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zlob.downloader.bit


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#1 AliasJaneDoe

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Posted 20 May 2011 - 01:16 AM

Hello. I'm using Windows XP Service Pack 2. I recently installed Spybot S&D, and it discovered zlob.downloader.bit but failed to remove it. It asked to be allowed to run at start up. I said yes and rebooted. It found zlob.downloader.bit again and again failed to remove it. I googled the problem and found a post on this forum with a similar problem. That person was advised to do the following, and I did this also.

Try a scan with this and let us know..
Download and scan with SUPERAntiSpyware Free for Home Users

Double-click SUPERAntiSpyware.exe and use the default settings for installation.
An icon will be created on your desktop. Double-click that icon to launch the program.
If asked to update the program definitions, click "Yes". If not, update the definitions before scanning by selecting "Check for Updates". (If you encounter any problems while downloading the updates, manually download and unzip them from here.)
Under "Configuration and Preferences", click the Preferences button.
Click the Scanning Control tab.
Under Scanner Options make sure the following are checked (leave all others unchecked):
Close browsers before scanning.
Scan for tracking cookies.
Terminate memory threats before quarantining.

Click the "Close" button to leave the control center screen.
Back on the main screen, under "Scan for Harmful Software" click Scan your computer.
On the left, make sure you check C:\Fixed Drive.
On the right, under "Complete Scan", choose Perform Complete Scan.
Click "Next" to start the scan. Please be patient while it scans your computer.
After the scan is complete, a Scan Summary box will appear with potentially harmful items that were detected. Click "OK".
Make sure everything has a checkmark next to it and click "Next".
A notification will appear that "Quarantine and Removal is Complete". Click "OK" and then click the "Finish" button to return to the main menu.
If asked if you want to reboot, click "Yes".


But when I ran Spybot again after rebooting, it found the problem yet again. What should I try next? Thank you.

BC AdBot (Login to Remove)

 


#2 AliasJaneDoe

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Posted 20 May 2011 - 05:53 AM

Since Spybot identified the problem as being HKEY_LOCAL_MACHINE\SOFTWARE\Classes\Pornovid, I used regedit and deleted that folder. Just in case the solution really was that simple.

I'm now running both Spybot and SUPERAntiSpyware again to see if they still find it. Will report back with the results...

...

Both programs came back with no problems found. Rebooted the computer and ran Spybot again, and it still didn't find anything wrong. So, am I clean now? Why was I able to so simply delete HKEY_LOCAL_MACHINE\SOFTWARE\Classes\Pornovid when Spybot failed to remove it? Do I need to do anything else to make sure it doesn't come back?

Edited by AliasJaneDoe, 20 May 2011 - 07:54 AM.


#3 quietman7

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Posted 20 May 2011 - 07:18 AM

FYI: mvps.org is no longer recommending Spybot S&D or Ad-Aware due to poor testing results. See here - (scroll down and read under Freeware Antispyware Products). Further, most people don't understand how to use Spybot's TeaTimer and that feature can cause more problems than it's worth. TeaTimer monitors changes to certain critical keys in Windows registry but does not indicate if the change is normal or a modification made by a malware infection. The user must have an understanding of the registry and how TeaTimer works in order to make informed decisions to allow or deny the detected changes. If you don't have understanding how a particular security tool works, then you probably should not be using it. Additionally, TeaTimer may conflict with other security tools which do a much better job of protecting your computer and in some cases it will even prevent disinfection of malware by those tools.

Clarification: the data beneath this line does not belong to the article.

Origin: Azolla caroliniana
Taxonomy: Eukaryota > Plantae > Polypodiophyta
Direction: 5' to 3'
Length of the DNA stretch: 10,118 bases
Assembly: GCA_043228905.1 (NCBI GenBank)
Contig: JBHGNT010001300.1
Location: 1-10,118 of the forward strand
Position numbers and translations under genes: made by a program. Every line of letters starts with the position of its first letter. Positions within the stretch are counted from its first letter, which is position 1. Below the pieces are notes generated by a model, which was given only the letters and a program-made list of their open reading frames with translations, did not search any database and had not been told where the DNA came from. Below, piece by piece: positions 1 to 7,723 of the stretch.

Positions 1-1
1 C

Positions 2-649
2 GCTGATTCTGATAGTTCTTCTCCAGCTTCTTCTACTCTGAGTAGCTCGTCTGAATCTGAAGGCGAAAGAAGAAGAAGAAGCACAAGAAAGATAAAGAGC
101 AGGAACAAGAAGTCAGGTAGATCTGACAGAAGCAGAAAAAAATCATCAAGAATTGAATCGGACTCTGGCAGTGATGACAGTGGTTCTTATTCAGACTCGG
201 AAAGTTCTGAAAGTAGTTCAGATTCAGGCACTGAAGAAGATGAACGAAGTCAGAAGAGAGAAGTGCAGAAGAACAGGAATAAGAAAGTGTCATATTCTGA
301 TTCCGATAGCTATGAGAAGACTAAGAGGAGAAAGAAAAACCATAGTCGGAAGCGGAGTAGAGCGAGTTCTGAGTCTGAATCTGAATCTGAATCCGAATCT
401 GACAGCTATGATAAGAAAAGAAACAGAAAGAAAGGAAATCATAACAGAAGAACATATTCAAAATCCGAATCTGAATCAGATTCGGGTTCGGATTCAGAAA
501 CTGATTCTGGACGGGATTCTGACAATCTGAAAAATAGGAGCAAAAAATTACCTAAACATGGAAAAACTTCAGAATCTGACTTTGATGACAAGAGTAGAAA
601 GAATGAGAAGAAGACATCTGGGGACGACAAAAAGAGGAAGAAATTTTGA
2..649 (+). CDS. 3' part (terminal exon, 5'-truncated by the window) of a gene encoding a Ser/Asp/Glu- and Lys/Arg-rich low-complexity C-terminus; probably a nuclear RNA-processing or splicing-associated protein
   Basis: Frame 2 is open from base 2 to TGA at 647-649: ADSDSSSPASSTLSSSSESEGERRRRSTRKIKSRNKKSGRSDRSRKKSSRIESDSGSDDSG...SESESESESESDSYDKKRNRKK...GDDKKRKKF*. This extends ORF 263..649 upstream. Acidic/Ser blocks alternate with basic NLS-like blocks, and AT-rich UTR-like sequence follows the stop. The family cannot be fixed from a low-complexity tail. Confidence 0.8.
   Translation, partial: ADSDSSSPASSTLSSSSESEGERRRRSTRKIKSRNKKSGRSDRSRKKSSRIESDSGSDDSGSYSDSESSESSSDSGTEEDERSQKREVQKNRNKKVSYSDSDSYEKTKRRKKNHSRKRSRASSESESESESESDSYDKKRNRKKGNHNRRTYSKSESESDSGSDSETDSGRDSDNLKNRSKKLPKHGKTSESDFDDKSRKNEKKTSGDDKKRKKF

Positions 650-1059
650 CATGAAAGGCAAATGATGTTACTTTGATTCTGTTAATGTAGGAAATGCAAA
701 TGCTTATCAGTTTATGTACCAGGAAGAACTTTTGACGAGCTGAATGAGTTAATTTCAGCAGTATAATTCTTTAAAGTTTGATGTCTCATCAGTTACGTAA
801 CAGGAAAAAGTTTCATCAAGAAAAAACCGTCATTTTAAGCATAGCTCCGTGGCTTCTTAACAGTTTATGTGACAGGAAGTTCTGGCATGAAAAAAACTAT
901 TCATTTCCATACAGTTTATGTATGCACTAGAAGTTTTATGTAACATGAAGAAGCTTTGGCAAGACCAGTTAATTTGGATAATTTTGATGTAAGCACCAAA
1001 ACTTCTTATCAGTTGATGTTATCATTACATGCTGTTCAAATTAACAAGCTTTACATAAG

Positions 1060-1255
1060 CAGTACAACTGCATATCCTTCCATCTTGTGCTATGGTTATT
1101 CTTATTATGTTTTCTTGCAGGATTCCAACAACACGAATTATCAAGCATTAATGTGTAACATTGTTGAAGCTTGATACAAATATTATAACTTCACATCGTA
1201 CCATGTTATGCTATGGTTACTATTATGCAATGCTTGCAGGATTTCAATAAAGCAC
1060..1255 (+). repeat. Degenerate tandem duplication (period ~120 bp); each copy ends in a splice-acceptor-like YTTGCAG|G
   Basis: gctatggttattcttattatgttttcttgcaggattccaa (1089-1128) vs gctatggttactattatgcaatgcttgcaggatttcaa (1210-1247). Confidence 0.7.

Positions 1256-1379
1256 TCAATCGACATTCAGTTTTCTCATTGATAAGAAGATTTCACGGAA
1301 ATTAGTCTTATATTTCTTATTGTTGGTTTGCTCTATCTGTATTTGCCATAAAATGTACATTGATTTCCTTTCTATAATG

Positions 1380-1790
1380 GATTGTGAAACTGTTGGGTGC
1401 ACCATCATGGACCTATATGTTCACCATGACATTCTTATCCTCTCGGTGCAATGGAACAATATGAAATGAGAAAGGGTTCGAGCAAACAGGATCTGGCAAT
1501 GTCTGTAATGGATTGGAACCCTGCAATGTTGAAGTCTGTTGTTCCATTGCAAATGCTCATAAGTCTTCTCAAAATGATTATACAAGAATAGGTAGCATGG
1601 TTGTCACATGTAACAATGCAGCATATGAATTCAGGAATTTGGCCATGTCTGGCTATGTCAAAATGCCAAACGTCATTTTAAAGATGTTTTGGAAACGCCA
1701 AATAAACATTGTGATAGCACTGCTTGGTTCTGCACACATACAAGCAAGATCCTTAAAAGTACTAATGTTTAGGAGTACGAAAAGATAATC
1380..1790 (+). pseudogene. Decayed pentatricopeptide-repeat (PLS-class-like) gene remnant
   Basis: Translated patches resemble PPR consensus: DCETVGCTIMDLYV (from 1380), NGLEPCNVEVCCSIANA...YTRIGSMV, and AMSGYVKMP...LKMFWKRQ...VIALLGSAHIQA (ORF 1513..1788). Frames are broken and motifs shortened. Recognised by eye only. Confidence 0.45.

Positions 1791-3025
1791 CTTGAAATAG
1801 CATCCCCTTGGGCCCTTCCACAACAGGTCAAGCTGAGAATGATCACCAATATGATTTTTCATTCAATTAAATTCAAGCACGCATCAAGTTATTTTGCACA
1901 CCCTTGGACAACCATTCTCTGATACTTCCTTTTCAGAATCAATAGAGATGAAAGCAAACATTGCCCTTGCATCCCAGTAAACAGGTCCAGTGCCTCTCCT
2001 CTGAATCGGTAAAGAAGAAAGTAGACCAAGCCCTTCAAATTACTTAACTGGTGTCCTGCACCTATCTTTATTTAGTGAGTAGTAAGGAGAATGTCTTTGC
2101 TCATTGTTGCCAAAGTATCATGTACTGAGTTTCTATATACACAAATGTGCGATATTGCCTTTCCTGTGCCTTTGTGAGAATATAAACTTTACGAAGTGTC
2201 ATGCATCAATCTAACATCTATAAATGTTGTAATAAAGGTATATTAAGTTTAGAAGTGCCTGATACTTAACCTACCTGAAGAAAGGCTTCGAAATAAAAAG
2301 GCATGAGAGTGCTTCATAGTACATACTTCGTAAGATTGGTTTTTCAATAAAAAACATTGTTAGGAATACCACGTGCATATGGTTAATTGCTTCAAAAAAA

More effective alternatives are Malwarebytes Anti-Malware and SUPERAntiSpyware Free.


Please download Malwarebytes' Anti-Malware (v1.50.1) and save it to your desktop.
  • Double-click on the setup file to install, then follow these instructions for doing a Quick Scan in normal mode.
  • Don't forget to check for database definition updates through the program's interface (preferable method) before scanning.
Malwarebytes' may "make changes to your registry" as part of its disinfection routine. If using other security programs that detect registry changes (ie Spybot's Teatimer), they may interfere or alert you. Temporarily disable such programs or permit them to allow the changes.
  • After completing the scan, a log report will open in Notepad.
  • The log is automatically saved and can be viewed by clicking the Logs tab .
  • Copy and paste the contents of that report in your next reply. Be sure to post the complete log to include the top portion which shows the database version and your operating system.
  • Exit Malwarebytes' when done.
Note: If Malwarebytes' encounters a file that is difficult to remove, you will be asked to reboot your computer so it can proceed with the disinfection process. If asked to restart the computer, please do so immediately. Failure to reboot normally will prevent Malwarebytes' from removing all the malware.

-- Some types of malware will target Malwarebytes Anti-Malware and other security tools to keep them from running properly. If that's the case, please refer to the suggestions provided in For those having trouble running Malwarebytes Anti-Malware as you may need to rename it or use RKill by Grinler.
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#4 AliasJaneDoe

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Posted 20 May 2011 - 08:18 AM

Here's my log. It found three things, but it says it removed them all. Now what do I need to do?

-----

Malwarebytes' Anti-Malware 1.50.1.1100
www.malwarebytes.org

Database version: 6626

Windows 5.1.2600 Service Pack 2